money, so that we require £30,000 for a sailing ship alone.  As to the
steamer, whew-w-w!"

"A very good little speech, Blair, but I think I know what I’m talking
about.  After all, come now, the steamer only needs extra for coal,
engineers, and stokers.  You don’t trust to chance at all; you don’t
care a rush for wind or tide, and you can go like an arrow to the point
you aim at.  Then, don’t you see, my very good nautical men--Blair is an
absolutely insufferable old Salt since he came home--you can always
disengage your propeller when there is a strong, useful wind, and you
bank your fires.  Brassey told me that, and he said he could always get
at least seven knots’ speed out of his boat if there was the least bit
of a breeze.  Then, if you’re in a hurry, down goes your propeller, and
off you go.  The wards must be in the middle--what you call it, Blair,
the taffrail?--oh, amidships. The wards must be amidships, and you must
be able to lay on steam so as to work a lift. You shove down a platform
in a heavy sea, lower a light cage, put your wounded man in it, and
steam away.  There you are; you may make your calls like the postman.
Bill Buncle breaks his leg on Sunday; his mates say, ’All right,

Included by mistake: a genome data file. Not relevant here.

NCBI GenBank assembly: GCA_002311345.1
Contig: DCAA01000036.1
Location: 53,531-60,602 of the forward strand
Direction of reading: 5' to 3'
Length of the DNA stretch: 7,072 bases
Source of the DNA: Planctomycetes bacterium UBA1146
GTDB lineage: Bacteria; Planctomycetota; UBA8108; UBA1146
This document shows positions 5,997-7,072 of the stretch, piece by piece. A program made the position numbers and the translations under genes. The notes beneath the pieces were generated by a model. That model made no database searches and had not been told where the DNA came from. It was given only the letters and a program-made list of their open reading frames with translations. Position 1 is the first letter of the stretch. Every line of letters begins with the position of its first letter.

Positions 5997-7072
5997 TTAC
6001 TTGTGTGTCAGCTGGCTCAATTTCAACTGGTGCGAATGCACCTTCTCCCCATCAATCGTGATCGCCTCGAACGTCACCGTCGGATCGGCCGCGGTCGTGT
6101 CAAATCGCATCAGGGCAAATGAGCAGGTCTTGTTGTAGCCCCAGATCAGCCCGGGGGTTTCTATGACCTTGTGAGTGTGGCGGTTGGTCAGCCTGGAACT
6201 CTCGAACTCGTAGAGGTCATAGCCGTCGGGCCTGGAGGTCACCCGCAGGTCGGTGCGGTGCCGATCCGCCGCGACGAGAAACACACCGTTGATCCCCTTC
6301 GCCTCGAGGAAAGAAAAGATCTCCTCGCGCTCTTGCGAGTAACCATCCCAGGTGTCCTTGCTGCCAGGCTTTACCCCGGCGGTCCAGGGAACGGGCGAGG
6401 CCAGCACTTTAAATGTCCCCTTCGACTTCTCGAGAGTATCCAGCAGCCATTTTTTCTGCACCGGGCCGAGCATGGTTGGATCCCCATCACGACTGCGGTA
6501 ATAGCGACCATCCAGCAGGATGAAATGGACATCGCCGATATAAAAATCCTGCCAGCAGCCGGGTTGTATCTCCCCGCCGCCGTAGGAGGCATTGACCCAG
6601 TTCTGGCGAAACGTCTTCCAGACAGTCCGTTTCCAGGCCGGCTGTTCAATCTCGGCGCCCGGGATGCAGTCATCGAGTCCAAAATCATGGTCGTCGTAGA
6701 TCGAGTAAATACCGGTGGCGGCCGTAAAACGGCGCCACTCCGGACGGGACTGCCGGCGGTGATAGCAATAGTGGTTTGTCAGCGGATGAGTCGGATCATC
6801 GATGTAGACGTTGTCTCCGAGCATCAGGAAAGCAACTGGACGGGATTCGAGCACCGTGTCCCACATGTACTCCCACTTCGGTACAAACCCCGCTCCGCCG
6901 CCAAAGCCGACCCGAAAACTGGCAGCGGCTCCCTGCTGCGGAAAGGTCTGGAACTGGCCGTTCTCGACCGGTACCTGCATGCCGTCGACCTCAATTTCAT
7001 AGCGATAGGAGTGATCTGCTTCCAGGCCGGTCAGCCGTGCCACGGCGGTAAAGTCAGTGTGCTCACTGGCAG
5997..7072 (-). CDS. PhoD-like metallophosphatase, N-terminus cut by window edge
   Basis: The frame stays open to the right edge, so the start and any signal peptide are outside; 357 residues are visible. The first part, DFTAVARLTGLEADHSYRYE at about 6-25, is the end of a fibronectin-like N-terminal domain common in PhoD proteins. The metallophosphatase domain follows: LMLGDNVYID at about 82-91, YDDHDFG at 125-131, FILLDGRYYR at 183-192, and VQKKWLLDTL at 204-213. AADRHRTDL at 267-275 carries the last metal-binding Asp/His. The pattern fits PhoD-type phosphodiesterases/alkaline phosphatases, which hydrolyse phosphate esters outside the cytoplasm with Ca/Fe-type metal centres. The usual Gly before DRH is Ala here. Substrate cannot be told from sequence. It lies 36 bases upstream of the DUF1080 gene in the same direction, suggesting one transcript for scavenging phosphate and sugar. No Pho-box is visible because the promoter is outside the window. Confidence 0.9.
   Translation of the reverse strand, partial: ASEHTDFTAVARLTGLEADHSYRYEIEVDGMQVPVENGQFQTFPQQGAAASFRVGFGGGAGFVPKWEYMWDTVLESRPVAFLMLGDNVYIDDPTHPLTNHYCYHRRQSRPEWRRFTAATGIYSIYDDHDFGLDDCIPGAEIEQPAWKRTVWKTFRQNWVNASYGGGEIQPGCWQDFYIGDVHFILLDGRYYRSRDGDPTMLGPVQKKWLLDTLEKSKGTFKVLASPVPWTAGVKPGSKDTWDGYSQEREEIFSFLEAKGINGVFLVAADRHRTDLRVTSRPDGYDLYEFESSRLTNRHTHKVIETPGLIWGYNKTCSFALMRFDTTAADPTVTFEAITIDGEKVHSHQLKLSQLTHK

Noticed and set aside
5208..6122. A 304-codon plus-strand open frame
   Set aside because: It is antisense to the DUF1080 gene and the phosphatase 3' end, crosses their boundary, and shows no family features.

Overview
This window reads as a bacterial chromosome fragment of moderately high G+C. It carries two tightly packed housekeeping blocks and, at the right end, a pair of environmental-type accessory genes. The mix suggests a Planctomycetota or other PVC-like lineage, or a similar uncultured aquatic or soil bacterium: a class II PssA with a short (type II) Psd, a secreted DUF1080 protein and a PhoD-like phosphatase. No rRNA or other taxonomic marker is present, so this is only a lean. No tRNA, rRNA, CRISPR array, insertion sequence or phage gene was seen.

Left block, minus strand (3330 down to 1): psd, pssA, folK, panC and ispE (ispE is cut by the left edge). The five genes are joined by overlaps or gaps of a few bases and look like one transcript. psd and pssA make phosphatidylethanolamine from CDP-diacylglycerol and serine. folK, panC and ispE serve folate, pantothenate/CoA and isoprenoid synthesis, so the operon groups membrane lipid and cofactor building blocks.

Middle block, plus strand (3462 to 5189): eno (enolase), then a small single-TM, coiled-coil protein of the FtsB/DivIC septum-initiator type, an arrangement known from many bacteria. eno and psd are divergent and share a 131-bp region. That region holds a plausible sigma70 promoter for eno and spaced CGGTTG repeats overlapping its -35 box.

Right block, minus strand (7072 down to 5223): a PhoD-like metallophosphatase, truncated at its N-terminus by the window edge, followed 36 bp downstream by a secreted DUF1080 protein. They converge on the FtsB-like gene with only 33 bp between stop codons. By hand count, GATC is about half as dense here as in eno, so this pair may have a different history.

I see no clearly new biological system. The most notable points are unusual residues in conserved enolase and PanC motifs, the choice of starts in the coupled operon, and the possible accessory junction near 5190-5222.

William, the doctor’s coming to-morrow.’  You take me?  Tell me, how
will you manage if you have a vessel short of hands to work her?"

"We propose to have several spare hands on board our hospital vessels.
Hundreds will be only too glad to go, and we shall always have a sound
man to take the place of the patient."

"Exactly.  Well, with steam you can deposit your men and take them off
with all the regularity of an ordinary railway staff on shore."

"But the money.  It is too colossal to think of."

The falcon-faced old merchant waved his hand.  "Blair and I, and you
too, Mr. Fullerton, not to mention Roche, are all business men, and we
don’t brag about money.  But you know that if I fitted out and endowed
ten steamers, I should still be a fairly comfortable man.  If you can’t
keep a steamer going with £4,000 a year, you don’t deserve to have one,
and if I choose to put down one hundred thousand, and you satisfy mo as
to the management, why should I not gratify my whimsy?"

"And I don’t mean to be behindhand if I satisfy myself as to the quality
of the work to be done," added Sir James.  "Cassall and I will arrange
as to how many beds--Roche beds, you understand--I shall be permitted to
endow."

Fullerton sat dumb; a flush came and went over his clear face, and his
lips moved.

Cassall proceeded: "My idea is to have a sailing vessel _and_ a steamer.
You have told us, Mr. Fullerton, that you must, in time, fit up half a
dozen cruisers, if you mean to work efficiently, and our preliminary
experiment will decide whether sail or steam is the better.  Now, Blair,
you must let me fit up your boat for a cruise."

"And pray why, Croesus?  You talk as if you meant going a-buccaneering."

"I don’t know what you call it, but I’m going round among those fleets
with my niece, and I shall start in a week.  If I’m satisfied, you shall
hear from me."

"And I’m going to play truant and go with you, Cassall," said Sir James.

"All right; that being so, we’ll join the ladies."